FILED: July 5, 2001

IN THE COURT OF APPEALS OF THE STATE OF OREGON

In the Matter of the Compensation of
Judy A. Bell, Claimant.

JUDY A. BELL,

Petitioner,

v.

SPIRIT MOUNTAIN GAMING
and EBI INSURANCE COMPANY,

Respondents.

99-03656, 99-02441; A111340

Judicial Review from Workers' Compensation Board.

Argued and submitted June 7, 2001.

James W. Moller argued the cause and filed the briefs for petitioner.

Deborah L. Sather argued the cause for respondents. With her on the brief were Tracy J. White and Sather, Byerly & Holloway.

Before Landau, Presiding Judge, and Brewer and Schuman, Judges.

LANDAU, P. J.

Reversed and remanded for reconsideration.

LANDAU, P. J.

Claimant seeks review of a final order of the Workers' Compensation Board upholding employer's denial of her claim for a lower back condition. We reverse and remand for reconsideration.

The facts relevant to the disposition of the case are undisputed. Claimant injured her lower back at work on February 22, 1998. Employer accepted her claim for lumbar strain. Employer arranged an independent medical examination on June 16, 1998. The examiner conducted range of motion testing, during the course of which claimant experienced a sudden onset of severe left leg pain. An MRI later disclosed a herniated disc at L4-5.

Claimant requested a hearing on employer's de facto denial of the L4-5 herniated disc. At the hearing, claimant relied on the testimony of Dr. Buza, who testified in support of compensability. Employer relied on the testimony of Dr. Young, who testified that the major contributing cause of claimant's condition was a preexisting degenerative disc condition. The Board ultimately found Buza unpersuasive. It offered a number of reasons and then concluded that it could not determine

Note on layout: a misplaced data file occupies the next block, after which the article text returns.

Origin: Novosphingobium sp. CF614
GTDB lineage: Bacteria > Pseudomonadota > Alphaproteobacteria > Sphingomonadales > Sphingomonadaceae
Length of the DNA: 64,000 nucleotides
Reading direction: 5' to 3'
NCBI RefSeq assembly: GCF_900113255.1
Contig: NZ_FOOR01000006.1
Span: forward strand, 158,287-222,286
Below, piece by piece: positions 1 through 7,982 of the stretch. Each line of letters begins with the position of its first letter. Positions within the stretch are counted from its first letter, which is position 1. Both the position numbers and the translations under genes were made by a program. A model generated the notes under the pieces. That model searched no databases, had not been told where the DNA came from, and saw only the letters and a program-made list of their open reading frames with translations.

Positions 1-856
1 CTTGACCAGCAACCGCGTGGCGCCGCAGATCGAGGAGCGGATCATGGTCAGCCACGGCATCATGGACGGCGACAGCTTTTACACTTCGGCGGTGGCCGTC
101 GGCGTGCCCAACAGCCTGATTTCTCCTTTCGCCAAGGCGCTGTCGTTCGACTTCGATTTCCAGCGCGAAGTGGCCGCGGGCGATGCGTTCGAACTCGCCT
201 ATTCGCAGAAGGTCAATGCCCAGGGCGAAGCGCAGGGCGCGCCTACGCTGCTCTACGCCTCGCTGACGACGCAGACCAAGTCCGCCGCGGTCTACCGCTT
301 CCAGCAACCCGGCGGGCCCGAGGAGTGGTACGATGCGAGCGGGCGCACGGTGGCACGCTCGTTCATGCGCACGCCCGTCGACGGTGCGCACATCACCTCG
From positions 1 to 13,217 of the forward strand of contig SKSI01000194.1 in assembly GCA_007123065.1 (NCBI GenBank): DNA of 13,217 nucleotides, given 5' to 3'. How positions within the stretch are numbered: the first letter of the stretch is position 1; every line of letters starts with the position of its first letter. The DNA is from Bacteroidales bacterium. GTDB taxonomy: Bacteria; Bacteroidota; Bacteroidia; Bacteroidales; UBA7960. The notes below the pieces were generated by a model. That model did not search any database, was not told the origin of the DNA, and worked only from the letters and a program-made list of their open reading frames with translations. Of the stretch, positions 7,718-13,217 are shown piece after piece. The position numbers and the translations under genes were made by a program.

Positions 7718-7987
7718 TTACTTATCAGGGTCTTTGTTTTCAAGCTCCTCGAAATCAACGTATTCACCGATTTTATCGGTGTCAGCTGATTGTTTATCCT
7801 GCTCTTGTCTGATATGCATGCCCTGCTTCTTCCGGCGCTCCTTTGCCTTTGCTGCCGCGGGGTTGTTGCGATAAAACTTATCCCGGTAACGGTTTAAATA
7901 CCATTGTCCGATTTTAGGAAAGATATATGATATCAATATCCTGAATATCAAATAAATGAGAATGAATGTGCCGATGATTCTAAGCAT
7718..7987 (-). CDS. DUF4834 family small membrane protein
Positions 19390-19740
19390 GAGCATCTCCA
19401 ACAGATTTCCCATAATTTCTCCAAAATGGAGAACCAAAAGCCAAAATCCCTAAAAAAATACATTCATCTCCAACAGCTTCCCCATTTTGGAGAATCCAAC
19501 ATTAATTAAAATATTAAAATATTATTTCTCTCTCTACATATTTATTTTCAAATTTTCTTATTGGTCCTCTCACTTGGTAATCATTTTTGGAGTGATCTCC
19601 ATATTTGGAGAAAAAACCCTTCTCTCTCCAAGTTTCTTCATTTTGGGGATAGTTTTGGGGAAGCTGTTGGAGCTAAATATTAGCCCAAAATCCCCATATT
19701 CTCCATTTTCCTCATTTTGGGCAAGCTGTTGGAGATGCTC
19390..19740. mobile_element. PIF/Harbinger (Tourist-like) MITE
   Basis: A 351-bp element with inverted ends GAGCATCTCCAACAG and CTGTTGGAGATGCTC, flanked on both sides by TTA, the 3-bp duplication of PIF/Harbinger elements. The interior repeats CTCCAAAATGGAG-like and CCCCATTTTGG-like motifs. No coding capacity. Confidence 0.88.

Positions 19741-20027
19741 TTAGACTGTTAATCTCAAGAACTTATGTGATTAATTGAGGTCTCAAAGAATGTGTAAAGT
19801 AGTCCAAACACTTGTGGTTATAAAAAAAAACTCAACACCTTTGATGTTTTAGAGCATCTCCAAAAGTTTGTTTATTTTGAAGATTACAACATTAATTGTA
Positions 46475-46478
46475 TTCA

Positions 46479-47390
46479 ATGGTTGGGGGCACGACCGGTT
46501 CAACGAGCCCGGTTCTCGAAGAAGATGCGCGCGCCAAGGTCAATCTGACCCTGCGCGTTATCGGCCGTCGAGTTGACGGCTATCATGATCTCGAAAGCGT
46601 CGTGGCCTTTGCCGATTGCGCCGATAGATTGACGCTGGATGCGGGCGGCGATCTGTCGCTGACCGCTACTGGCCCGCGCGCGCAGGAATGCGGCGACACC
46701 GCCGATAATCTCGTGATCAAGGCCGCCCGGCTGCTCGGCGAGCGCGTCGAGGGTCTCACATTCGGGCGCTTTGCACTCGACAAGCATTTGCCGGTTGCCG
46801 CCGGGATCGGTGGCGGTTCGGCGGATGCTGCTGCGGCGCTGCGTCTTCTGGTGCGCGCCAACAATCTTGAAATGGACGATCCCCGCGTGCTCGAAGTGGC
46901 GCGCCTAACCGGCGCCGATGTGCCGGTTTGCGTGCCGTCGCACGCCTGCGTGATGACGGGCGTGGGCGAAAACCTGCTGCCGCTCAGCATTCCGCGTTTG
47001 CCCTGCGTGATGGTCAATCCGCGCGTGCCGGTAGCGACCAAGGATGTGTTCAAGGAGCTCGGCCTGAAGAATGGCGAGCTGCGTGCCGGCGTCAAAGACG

"that Dr. Buza has offered an opinion that meets claimant's burden of proving that her February 1998 work injury was the major contributing cause of her disability or need for treatment for her low back condition."

Instead, the Board found Young's opinion persuasive and upheld employer's de facto denial.

Claimant sought review of the Board's decision. In the meantime, the Supreme Court issued its opinion in Robinson v. Nabisco, 331 Or 178, 11 P3d 1286 (2000), in which it held that an injury that occurs during an employer-"compelled" medical examination may itself be sufficiently employment-related to be compensable.

Claimant now argues that the Board's decision reflects the application of a legal standard at odds with Robinson. In particular, claimant points to the Board's evaluation of Buza's testimony and the extent to which the testimony failed to establish that claimant's low back condition was caused by the earlier February 1998 work injury, not the later June 1998 injury during the course of the compelled medical examination.

Employer argues that, even if the Board erred in characterizing the appropriate legal standard by which to evaluate Buza's testimony, we nevertheless should affirm, both because the Board had other legitimate reasons to discount that testimony and because it affirmatively found Young's testimony persuasive.

Claimant is correct that the Board's order reflects the application of an incorrect legal standard. It may well be that, on remand, the application of the proper legal standard will not affect the Board's decision. That is up to the Board to decide on remand. SAIF v. Cessnun, 161 Or App 367, 375, 984 P2d 894 (1999).

Reversed and remanded for reconsideration.


Top of page Go home